Aviation analysts often use GDP growth as a proxy for overall growth in air transport demand. However, the Gulf carriers are growing their capacity at rates that far exceed global GDP growth:
With world GDP growth at 3%, it is not surprising to see the U.S. carriers and the rest of the world within a percentage point of that level. In contrast, the three Gulf carriers are expanding at nearly four times the rate of global economic growth. They are adding massive amounts of seat capacity in markets that aren’t growing fast enough to support the influx. In manufacturing industries, this practice is called dumping. One veteran of several decades in the airline industry recently characterized Gulf market expansion as “Gee, Boeing (or Airbus) has delivered another new airplane. We have to find a place to put it.”
Commercial aviation is a textbook example of supply, demand and price
What does all this overcapacity do? In short, it drives down yields for all airlines, not just some. Commercial aviation is a textbook example of the relationship between supply, demand and price: grow capacity enormously in a slow-growing market and prices will fall. If you’re subsidized, losing pots of money doesn’t matter. If investors own the airline, it matters greatly.
In the short term, lower prices may appear to benefit consumers, but in the medium- and long-term the damage to U.S. carriers will hurt us all in at least two ways. First, U.S. airlines and their European allies will be forced to reduce long-haul flying. We are already seeing this effect. American Airlines and Delta both withdrew from the enormous India market because they could not operate profitably in the face of massively subsidized competition from the Gulf megacarriers. Second, this decline in international flying will affect the U.S. domestic network. More than half of passengers on a typical American, Delta or United overseas flight make a connection from or to a domestic flight. So as the international network is squeezed by unfair competition, the domestic network will shrink, too. And because network decline is exponential and not linear (simple example: shrinking from 10 flights to 7 drives an overall network decrease much greater than 30%), the impact will be large and damaging. Small and medium-sized U.S. cities, already worried about reduced service, should be even more concerned.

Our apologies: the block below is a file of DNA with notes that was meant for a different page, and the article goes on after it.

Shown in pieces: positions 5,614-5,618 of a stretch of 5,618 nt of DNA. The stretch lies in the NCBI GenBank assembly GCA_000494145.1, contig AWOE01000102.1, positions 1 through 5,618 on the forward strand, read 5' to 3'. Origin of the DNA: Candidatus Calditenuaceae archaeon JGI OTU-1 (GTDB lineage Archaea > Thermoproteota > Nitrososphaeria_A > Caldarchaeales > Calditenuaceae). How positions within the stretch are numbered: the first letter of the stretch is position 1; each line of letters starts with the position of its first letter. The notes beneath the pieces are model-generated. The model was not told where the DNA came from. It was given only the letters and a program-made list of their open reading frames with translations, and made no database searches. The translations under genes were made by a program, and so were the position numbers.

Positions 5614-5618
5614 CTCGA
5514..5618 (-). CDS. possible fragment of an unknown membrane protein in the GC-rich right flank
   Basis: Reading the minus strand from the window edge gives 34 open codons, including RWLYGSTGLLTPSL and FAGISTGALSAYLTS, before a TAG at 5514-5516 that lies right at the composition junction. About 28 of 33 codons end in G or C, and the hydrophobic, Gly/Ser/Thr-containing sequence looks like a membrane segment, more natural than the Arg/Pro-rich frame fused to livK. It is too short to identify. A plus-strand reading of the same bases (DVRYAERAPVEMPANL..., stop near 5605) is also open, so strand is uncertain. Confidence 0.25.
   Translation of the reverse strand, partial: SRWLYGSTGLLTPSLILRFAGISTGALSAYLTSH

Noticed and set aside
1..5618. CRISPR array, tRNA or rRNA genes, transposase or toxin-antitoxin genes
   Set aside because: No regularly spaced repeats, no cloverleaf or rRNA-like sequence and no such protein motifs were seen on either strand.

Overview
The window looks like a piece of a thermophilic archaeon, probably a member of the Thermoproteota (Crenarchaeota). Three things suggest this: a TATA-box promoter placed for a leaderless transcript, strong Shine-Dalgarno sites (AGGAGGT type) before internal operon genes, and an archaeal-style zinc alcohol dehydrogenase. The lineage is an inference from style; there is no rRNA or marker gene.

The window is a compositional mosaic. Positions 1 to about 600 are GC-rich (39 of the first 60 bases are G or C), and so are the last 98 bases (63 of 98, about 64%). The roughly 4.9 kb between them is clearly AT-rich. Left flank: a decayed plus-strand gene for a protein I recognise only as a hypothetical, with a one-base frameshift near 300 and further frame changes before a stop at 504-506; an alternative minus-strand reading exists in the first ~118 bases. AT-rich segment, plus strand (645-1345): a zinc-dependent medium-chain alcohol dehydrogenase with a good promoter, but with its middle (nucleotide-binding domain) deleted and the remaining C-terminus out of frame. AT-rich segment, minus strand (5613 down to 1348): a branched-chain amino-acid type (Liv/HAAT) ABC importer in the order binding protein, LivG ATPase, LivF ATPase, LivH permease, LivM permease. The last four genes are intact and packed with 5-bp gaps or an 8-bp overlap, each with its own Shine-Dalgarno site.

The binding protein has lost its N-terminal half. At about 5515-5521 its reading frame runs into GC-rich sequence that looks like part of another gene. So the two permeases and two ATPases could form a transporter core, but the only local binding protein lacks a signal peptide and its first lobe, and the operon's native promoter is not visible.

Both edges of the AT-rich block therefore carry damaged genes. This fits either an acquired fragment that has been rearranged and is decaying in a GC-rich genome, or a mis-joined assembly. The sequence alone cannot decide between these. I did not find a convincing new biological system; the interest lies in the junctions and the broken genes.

Governments of Abu Dhabi, Dubai and Qatar are simultaneously competing with each other
It gets worse going forward. For one thing, the governments of Abu Dhabi, Dubai and Qatar are simultaneously competing with each other, not just with their airlines, but with essentially identical economic development strategies aimed at diversifying their economies. This means Emirates, Etihad and Qatar must always match each other’s increases in capacity—chasing the same slow-growing pools of passengers. And they’re doing that with gusto: by 2020, their combined widebody (big planes with two aisles) capacity will exceed the entire U.S. fleet of widebody aircraft. As of 2014, Emirates had 217 aircraft in their fleet, with orders and options for 349 more, including 83 500-passenger A380s. Etihad has ordered and optioned 253 planes in addition to their existing 98. And Qatar will add 319 to its existing 134 planes.
After looking at the data that U.S. airlines gathered on these three airlines, an economist colleague said, “The revelation was how well the U.S. carriers have empirically established lack of stimulation. Contrary to the Gulf airlines’ contentions, they are not growing the market, but taking traffic from existing airlines.” And Emirates, Etihad, and Qatar are able to do that because they receive massive subsidies and other unfair benefits from their government owners, $42 billion in the last decade alone. We cannot expect U.S. airlines to compete against backers with such deep pockets.
Article Originally Published on Forbes.com